ADHD is a condition where the effects are cumulative. It’s usually not one lapse of attention, one impulsive action, or one failure to plan ahead that interferes with your life, but the sum total of how all these instances combine to take a toll on your job, your relationship and your everyday life.
Sometimes we don’t even realize how in-the-moment behaviors are adding together to create a cumulative problem. All the more so because ADHDers tend to be focused on immediate rewards, to the detriment of considering the long-term picture.
One example shows up is the trap of “just a little more” or “just one more time.”
Instead, the way it often unfolds is that you decide to put the project off just one more day, and then you make the same decision the next day, and pretty soon you’re wondering how you let things get so out of hand.
Navigating deadlines, schedules and time in general is a common way the “just once more” trap shows up, but it’s not the only way.
Another general setting where you might encounter this trap is when you are doing something rewarding, but you need to stop doing it – perhaps because you have something else you need to do, because you’re getting behind schedule, or because the thing you’re doing is something that should only be done in moderation.
But you decide it won’t hurt you to keep doing your current activity just a little more. Just once more…
…just one more minute before you go to bed.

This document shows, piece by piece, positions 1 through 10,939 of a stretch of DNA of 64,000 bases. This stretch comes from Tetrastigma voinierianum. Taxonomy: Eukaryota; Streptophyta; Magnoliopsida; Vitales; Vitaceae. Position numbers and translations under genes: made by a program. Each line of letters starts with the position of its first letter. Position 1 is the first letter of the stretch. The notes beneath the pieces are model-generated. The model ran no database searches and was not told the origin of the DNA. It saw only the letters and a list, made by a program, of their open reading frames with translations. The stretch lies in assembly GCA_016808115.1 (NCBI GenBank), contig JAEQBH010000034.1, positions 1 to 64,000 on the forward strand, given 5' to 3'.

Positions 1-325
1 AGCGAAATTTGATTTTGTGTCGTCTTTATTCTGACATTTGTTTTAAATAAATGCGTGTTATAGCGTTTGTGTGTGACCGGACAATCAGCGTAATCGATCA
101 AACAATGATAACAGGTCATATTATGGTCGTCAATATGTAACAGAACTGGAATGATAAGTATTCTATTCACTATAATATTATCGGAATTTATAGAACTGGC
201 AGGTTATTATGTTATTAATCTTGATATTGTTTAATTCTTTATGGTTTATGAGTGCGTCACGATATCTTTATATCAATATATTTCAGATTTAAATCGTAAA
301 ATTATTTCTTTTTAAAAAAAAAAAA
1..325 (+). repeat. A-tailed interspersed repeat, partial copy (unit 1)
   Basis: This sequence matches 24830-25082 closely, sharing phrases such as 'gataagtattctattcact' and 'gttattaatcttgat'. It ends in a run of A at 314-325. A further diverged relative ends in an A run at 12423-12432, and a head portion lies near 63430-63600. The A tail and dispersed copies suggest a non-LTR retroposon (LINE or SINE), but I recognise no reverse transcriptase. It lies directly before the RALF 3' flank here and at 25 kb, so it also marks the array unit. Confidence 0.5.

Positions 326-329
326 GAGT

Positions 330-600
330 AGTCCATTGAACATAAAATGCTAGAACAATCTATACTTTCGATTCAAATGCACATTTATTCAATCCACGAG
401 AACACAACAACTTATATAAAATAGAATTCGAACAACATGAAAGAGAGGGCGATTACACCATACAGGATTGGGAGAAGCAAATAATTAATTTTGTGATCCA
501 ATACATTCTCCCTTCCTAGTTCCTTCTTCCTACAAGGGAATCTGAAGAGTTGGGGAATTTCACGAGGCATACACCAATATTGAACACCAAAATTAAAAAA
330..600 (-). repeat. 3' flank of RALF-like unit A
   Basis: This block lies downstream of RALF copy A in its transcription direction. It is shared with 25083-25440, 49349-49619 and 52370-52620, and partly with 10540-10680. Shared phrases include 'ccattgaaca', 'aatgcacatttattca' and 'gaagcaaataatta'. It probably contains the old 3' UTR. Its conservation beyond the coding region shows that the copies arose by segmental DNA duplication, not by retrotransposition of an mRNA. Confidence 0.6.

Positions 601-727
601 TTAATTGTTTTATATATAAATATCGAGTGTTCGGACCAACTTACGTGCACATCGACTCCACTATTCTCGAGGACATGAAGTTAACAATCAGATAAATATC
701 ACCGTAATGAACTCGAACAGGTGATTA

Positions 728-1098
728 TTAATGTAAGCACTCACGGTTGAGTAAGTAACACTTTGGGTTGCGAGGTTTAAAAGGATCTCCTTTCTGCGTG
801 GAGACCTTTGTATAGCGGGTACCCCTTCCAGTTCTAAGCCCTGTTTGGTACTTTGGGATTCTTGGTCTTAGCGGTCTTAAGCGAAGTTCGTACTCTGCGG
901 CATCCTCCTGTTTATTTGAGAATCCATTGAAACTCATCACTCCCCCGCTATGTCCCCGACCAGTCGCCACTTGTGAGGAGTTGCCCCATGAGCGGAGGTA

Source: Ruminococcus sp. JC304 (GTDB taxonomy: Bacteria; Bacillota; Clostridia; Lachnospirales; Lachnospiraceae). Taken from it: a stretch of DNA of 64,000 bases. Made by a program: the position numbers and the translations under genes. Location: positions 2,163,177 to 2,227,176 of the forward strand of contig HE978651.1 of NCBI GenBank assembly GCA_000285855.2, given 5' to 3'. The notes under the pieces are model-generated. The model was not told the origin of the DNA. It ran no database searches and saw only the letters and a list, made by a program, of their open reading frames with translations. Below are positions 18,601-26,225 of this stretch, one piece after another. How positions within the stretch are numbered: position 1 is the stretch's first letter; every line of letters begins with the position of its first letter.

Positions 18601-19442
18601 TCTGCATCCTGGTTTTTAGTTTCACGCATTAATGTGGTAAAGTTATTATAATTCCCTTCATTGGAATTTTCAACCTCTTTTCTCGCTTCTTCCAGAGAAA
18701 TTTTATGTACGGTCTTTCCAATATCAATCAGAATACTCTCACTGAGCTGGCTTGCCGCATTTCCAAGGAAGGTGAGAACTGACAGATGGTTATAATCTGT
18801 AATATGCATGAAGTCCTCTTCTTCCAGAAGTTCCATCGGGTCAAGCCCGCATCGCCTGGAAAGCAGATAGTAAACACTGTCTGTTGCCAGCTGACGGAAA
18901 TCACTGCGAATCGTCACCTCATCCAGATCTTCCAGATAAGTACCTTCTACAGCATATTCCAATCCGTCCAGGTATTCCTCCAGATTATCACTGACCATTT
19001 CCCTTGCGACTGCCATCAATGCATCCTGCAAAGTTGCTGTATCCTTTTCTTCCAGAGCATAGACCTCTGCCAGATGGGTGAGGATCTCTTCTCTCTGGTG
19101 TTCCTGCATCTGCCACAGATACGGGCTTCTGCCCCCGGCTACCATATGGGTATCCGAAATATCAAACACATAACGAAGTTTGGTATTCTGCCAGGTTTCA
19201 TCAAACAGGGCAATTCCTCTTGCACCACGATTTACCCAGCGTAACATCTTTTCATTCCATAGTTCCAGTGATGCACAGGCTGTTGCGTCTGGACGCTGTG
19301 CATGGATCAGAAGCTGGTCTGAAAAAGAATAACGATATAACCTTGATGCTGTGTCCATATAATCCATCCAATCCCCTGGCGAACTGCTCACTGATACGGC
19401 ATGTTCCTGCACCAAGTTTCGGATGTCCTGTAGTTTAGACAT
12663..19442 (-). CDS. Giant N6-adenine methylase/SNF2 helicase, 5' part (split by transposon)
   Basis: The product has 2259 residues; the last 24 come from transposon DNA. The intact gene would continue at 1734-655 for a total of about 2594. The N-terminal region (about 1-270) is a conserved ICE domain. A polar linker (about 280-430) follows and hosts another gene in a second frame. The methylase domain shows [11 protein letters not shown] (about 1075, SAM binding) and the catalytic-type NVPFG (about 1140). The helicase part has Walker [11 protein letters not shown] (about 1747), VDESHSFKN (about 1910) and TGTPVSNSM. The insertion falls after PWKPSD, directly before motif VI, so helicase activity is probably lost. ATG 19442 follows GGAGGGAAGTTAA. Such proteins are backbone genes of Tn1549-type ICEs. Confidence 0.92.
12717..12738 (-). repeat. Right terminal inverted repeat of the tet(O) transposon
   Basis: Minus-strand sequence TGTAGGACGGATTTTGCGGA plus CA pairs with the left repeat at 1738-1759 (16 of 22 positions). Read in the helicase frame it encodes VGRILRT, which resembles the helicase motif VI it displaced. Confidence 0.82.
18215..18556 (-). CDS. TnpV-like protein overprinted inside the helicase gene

…just one more Netflix episode.
…just one more piece of candy.
…just one more drink.
…just one more internet search before getting back to work.
You get the idea. Of course, just one more usually turns into another one after that. This tendency goes back to issues with impulsive decisions, deficits in self-control, and an emphasis on short-term rewards that are so frequently part of ADHD.
One way to fight the slippery slope of “once more” is to set a strict limit for yourself beforehand. Set a bedtime, a fixed number of Netflix episodes you’re allowed to watch. Set how much candy you’re going to eat, how many drinks you can have, and how long exactly your break from work to browse the internet is going to be (either in terms of minutes, or which websites you’re going to visit).
Putting those rules in place for yourself can be a balancing act, because you have to make the rules strict enough to override situations where you might not exercise good judgment, but still realistic to follow. Nonetheless, my experience is that when I’ve been able to find the right rules for myself, it can be a helpful way of reigning in time-wasting or unhealthy behaviors. And finding the right rules starts with recognizing “just once more” for the lie that it is!
Image: Flickr/Julie Jablonski